Tulsa Public Schools addresses security changes in wake of Connecticut shooting

TULSA - Tulsa Public Schools students headed back to school Monday for the first time since the Newtown, Conn. tragedy.  The shooting at Sandy Hook Elementary School is forcing school districts across Green Country to rethink their safety protocol.

On Monday, Tulsa Public Schools, with support from Tulsa police and Mayor Dewey Bartlett, addressed changes to the district's security protocols in wake of the Newton shooting during a press conference at the Education Service Center.

Superintendent Dr. Keith Ballard, Tulsa Police Chief Chuck Jordan, TPS Police Chief Gary Rudick and Mayor Bartlett all took the podium to talk about the importance of safety in the city's schools.

"We're doing everything we possibly can to ensure that the children who came to Tulsa Public Schools this morning will be safe," said Ballard.

Among the most visible changes is increased police presence on TPS campuses beginning Monday.  Jordan said Tulsa police are making themselves accessible to teachers and educators.  If a lapse in safety is spotted, Jordan said a solution will be found.

In addition to Tulsa police, 23 certified officers are members of the TPS police department.

Rudick said police presence on school properties is the biggest deterrent to crime, and with limited funds, metal detectors and automatically locking doors are not the best investment.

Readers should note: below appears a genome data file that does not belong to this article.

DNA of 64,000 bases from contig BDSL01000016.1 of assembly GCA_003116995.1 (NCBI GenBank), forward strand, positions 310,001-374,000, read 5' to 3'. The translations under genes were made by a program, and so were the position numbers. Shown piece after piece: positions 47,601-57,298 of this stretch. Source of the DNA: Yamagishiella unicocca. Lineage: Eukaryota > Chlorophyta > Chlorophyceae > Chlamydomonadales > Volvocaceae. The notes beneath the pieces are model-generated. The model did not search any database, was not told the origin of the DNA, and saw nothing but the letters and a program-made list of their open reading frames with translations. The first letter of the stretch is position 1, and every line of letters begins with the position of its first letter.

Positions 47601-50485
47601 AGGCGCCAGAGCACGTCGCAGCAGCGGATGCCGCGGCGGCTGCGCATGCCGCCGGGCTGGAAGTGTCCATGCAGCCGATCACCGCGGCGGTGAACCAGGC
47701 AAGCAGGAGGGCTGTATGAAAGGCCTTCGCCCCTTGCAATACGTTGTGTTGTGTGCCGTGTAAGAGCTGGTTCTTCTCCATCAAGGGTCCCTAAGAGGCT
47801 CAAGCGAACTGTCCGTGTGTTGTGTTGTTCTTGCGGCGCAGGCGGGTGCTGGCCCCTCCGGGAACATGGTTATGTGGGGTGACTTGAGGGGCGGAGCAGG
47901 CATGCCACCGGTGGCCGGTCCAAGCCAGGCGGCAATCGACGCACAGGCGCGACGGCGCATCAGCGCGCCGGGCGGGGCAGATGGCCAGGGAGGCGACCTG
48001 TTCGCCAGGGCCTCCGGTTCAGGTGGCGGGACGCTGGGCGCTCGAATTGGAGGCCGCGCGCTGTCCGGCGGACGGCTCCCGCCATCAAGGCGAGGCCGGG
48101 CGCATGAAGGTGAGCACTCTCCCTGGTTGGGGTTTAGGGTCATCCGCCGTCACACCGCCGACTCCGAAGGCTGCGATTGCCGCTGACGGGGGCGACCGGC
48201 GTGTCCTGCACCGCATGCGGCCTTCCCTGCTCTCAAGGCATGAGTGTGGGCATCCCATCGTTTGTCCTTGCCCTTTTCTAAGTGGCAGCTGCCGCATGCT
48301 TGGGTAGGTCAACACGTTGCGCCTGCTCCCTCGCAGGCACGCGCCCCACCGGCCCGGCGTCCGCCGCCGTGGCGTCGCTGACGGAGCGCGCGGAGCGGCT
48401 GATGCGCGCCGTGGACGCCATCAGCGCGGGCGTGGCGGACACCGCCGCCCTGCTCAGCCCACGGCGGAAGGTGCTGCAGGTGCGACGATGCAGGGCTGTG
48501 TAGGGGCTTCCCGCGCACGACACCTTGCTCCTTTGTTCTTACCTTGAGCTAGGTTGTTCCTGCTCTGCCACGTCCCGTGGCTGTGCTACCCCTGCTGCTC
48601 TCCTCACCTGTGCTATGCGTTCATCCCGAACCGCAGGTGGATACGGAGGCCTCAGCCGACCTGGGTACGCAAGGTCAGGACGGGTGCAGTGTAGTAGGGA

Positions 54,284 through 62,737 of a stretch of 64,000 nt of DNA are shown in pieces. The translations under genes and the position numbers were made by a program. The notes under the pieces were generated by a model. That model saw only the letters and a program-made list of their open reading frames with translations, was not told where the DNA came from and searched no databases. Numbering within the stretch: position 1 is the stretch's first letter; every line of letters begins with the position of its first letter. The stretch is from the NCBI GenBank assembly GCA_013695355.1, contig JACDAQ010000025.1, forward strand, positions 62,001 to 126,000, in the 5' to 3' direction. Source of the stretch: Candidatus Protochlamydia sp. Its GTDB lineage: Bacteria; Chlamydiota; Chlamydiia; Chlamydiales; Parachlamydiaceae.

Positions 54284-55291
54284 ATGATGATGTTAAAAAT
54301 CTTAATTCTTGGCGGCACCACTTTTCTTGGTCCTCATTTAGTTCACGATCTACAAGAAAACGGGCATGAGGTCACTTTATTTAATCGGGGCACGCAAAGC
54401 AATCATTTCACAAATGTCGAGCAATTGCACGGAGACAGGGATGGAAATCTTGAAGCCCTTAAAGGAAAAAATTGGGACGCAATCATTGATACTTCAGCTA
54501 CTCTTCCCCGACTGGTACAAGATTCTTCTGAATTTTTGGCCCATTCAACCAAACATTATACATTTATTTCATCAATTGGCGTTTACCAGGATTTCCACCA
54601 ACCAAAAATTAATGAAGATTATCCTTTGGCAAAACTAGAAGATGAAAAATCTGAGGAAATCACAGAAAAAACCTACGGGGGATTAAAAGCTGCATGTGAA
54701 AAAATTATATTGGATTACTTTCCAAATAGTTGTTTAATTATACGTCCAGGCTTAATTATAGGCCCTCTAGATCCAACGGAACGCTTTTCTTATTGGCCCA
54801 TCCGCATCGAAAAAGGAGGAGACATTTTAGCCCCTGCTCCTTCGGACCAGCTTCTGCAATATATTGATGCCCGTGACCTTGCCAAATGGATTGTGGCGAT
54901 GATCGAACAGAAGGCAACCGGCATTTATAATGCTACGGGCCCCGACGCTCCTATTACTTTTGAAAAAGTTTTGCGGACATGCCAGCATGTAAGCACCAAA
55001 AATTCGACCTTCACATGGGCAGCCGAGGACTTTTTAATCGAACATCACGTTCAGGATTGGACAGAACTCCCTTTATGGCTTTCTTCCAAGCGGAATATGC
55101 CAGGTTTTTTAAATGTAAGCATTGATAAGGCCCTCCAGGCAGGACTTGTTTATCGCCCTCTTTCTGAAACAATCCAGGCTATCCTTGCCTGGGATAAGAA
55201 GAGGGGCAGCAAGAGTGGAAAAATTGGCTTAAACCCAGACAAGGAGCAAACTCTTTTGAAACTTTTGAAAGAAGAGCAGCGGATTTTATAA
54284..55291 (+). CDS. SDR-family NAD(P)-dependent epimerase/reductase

Already in place at many of the city's schools are security cameras and a feature called option doors that keep all visitors outside the door until they have been identified.

By 2015 all TPS schools will have the same security technology.

Schools are also required to conduct more than a dozen emergency safety drills every year.

On Monday, Bartlett spoke of the importance of communication and cooperation between the Tulsa police and TPS officers.

Already in place is an inneroperable radio communication system, which allows TPS officers to communicate directly with Tulsa police officers.  The school police department recently invested $70,000 of grant money in a computer assisted dispatch system similar to that of the city's police department.  Both allow for improved communication between TPD and TPS.

Rudick said even more cooperation between the two agencies had been planned before the Newtown massacre.  In the meantime, existing policies and practices will be reviewed to keep students safe.

Jordan commented on the recent Bartlesville school shooting threat.  On Friday, an 18-year-old student was arrested after a tip from another student.  Investigators say the teen wanted to lure kids to the high school auditorium, chain the doors and start shooting.  They also say he planned to leave bombs at the doors to kill officers as they approached.

Jordan said, "They did an outstanding job in Bartlesville in preventing what could've been just as horrible a tragedy."

Bartlett weighed in, saying communication between students, teachers and parents was instrumental in preventing an incident in Bartlesville.

In closing, Ballard said, "Your children are as safe as can possibly be."

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